Great coaches don't look so great when their quarterbacks aren't so great. Name the three best coaches today. Tough question, but you could do worse than the Broncos' Mike Shanahan, the Jets' Bill Parcells and the Sea-hawks' Mike Holmgren. Before the season each was considered a good bet to take his team to the playoffs. Now each has a quarterback problem, which is a big reason why the three teams have combined for one victory: Seattle's 14-13 squeaker in Chicago.
Shanahan is nursing second-year signal-caller Brian Griese through post-Elway syndrome. Holmgren thinks that young Jon Kitna is his quarterback of the future, but Kitna missed Sunday's game with turf toe; the backup in Seattle is Jets reject Glenn Foley. Parcells lost his Super Bowl ticket, Vinny Testaverde, to a season-ending Achilles injury in New York's opener. Now the Jets are rolling the dice with the well-traveled Rick Mirer (chart, page 36).
Impatience is at an alltime high. We say it every year, and every year we get more examples of how the NFL is the most what-have-you-done-for-me-lately league on the planet. Before the season Browns coach Chris Palmer said he wouldn't have a short leash on starting quarterback Ty Detmer, but he yanked Detmer for first-round golden boy Tim Couch (page 90) after three quarters of Cleveland's opener.
In Philadelphia, coach Andy Reid picked a peculiar time to give rookie quarterback Donovan McNabb his first significant playing time: the second half against Tampa Bay's stifling defense. This occurred despite Reid's having said a couple of weeks earlier, "Those young quarterbacks who've made it had time to learn. They weren't thrown into the mix right away." Maybe Couch and McNabb should be playing, but you can't blame players and fans for looking askance when their coaches run reverses like that.
Teams are extending contracts for their own looming free agents before the players hit the market, leaving a questionable crop for other teams to pursue. Take the Raiders (page 38). They've hit on a couple of players who have helped dramatically. Running back Tyrone Wheatley failed trials with the Giants and the Dolphins before finding a home. And how would we have known that kamikaze outside linebacker K.D. Williams would emerge as one of the Raiders' best defensive players? The Rams may have guessed right on former Arena League quarterback Kurt Warner, who was pressed into service after Trent Green went down in the preseason with a knee injury. The Cowboys hit on behavioral nightmare Alonzo Spellman as a replacement for Lett. Who knows if Spellman will remain a valued player or blow up tomorrow? But that's the point. The first two weeks have been remarkably unpredictable.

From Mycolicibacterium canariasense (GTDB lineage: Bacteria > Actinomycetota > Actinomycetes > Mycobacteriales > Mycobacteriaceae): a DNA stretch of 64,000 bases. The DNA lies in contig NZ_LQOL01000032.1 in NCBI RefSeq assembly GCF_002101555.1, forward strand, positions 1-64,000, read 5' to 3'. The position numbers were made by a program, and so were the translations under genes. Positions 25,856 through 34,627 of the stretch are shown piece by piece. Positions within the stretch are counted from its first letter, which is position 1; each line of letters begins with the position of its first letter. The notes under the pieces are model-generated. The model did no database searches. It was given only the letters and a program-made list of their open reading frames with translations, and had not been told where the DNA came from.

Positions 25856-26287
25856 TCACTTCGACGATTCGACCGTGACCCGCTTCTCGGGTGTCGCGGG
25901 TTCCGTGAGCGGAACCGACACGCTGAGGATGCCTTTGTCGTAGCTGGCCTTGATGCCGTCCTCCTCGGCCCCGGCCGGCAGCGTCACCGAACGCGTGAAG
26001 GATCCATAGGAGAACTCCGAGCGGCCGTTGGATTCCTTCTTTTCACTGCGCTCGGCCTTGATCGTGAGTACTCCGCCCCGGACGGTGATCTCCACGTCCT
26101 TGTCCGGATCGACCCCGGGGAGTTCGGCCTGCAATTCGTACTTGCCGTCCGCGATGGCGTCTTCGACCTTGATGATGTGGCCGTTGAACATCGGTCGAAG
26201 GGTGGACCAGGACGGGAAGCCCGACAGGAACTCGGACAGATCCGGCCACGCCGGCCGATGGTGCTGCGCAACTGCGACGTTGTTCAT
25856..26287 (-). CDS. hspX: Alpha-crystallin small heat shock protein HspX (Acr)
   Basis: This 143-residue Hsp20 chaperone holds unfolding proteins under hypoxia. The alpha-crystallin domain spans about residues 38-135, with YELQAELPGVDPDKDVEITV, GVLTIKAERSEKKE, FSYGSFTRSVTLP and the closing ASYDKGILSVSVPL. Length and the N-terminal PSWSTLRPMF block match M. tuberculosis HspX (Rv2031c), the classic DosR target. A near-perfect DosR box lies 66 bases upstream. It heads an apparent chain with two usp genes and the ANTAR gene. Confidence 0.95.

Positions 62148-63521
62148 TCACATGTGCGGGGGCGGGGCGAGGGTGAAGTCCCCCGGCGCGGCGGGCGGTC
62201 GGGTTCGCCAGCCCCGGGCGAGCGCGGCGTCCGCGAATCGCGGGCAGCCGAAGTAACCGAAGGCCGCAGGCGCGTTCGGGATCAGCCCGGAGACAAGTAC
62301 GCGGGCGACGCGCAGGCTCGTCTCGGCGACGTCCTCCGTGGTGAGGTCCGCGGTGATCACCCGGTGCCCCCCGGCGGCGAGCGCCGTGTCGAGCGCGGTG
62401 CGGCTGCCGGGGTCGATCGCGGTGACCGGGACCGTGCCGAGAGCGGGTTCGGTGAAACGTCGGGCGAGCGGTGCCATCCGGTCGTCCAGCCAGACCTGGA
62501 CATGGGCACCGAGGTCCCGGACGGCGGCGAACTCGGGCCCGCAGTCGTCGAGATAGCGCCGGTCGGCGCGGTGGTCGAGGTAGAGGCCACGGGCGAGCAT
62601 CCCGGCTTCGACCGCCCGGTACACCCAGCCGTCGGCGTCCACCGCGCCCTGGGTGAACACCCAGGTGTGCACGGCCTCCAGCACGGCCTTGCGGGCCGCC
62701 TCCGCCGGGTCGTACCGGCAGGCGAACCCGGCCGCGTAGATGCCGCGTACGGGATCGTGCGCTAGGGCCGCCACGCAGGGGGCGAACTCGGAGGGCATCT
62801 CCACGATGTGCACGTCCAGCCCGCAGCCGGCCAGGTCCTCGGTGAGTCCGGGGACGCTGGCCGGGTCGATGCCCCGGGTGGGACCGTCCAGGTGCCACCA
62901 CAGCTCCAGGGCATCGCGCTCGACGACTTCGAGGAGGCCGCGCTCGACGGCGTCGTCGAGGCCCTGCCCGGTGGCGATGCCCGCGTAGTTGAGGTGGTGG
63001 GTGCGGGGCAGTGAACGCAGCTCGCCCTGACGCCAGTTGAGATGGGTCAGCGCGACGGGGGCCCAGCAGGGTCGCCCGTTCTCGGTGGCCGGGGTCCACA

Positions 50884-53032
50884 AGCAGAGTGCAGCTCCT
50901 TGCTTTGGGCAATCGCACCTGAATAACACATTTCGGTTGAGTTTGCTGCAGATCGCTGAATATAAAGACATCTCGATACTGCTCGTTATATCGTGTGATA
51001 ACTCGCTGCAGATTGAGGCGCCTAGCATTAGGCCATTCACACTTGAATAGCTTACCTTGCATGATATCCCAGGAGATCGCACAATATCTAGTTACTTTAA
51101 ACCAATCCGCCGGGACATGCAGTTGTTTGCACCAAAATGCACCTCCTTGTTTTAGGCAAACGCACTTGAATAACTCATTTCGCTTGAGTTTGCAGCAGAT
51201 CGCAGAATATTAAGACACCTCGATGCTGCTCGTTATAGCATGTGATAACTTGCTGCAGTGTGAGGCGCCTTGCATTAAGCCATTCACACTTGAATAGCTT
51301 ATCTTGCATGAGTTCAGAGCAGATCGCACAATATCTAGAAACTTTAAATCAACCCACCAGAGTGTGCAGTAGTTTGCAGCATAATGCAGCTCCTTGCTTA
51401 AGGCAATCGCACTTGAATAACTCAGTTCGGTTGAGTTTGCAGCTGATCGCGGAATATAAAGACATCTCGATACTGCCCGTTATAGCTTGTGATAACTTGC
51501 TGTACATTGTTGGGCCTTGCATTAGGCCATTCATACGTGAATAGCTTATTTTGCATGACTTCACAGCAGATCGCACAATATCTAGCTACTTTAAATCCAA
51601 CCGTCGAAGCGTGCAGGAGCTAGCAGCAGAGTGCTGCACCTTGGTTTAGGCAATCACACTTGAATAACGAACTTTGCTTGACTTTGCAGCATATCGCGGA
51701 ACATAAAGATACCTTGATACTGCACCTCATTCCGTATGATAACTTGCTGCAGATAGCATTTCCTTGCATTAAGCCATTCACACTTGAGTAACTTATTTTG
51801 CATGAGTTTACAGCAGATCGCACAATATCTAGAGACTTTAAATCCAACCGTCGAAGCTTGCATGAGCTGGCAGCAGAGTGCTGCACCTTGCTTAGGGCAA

Which brings us to the Broncos, the month's biggest mystery. "This is basically the same team as our championship team—minus one guy," befuddled owner Pat Bowlen said on Sunday, after the toothless Chiefs beat Denver 26-10. Though Griese was pulled for Bubby Brister in the second half, he has played passably as Elway's replacement. Everything else is off-kilter. Terrell Davis has run for a pedestrian 140 yards, largely because the line isn't meshing as it did last year when Davis ran for 2,008 yards. "Nobody's been able to stop our run in the past, and now they've stopped us the past two weeks," says left tackle Tony Jones. "I've got worries, concerns, questions."
And perhaps a problem on the other side of the line. Right tackle Matt Lepsis, who replaced free-agent defector Harry Swayne, was flagged for four false starts on Sunday. Making matters worse, Denver's defense was run over by the Dolphins and the Chiefs. "We've got to get used to people getting sky-high for us, because we're two-time Super Bowl champions," says Shanahan, who is at the end of his motivational rope. Now the Broncos' opponents will smell desperation: Only two teams—the '93 Cowboys and the '96 Patriots—have reached the Super Bowl after starting 0-2.
So who's the Super favorite now? Blink and it might change, but our call is the Dolphins, who finally have a semblance of the running game that a championship team needs. Miami has a strange story of its own. After defensive end Dimitrius Underwood, Minnesota's first-round pick, went AWOL from Vikings camp and was subsequentiy released, the Dolphins picked him up. Underwood practiced for a week and then separated a shoulder in his first preseason appearance. Miami coaches think he'll be healthy and in the defensive-line rotation in two weeks. "He's been unbelievable," Dolphins assistant head coach Dave Wannstedt said last week. "He's in early every day for treatment. And when he practiced, I saw as natural a defensive lineman with his hand movement as any I've ever seen. What happened in Minnesota is a mystery to us."
Dimitrius Underwood, poster child for the first two weeks of the season? It is shaping up as a strange year.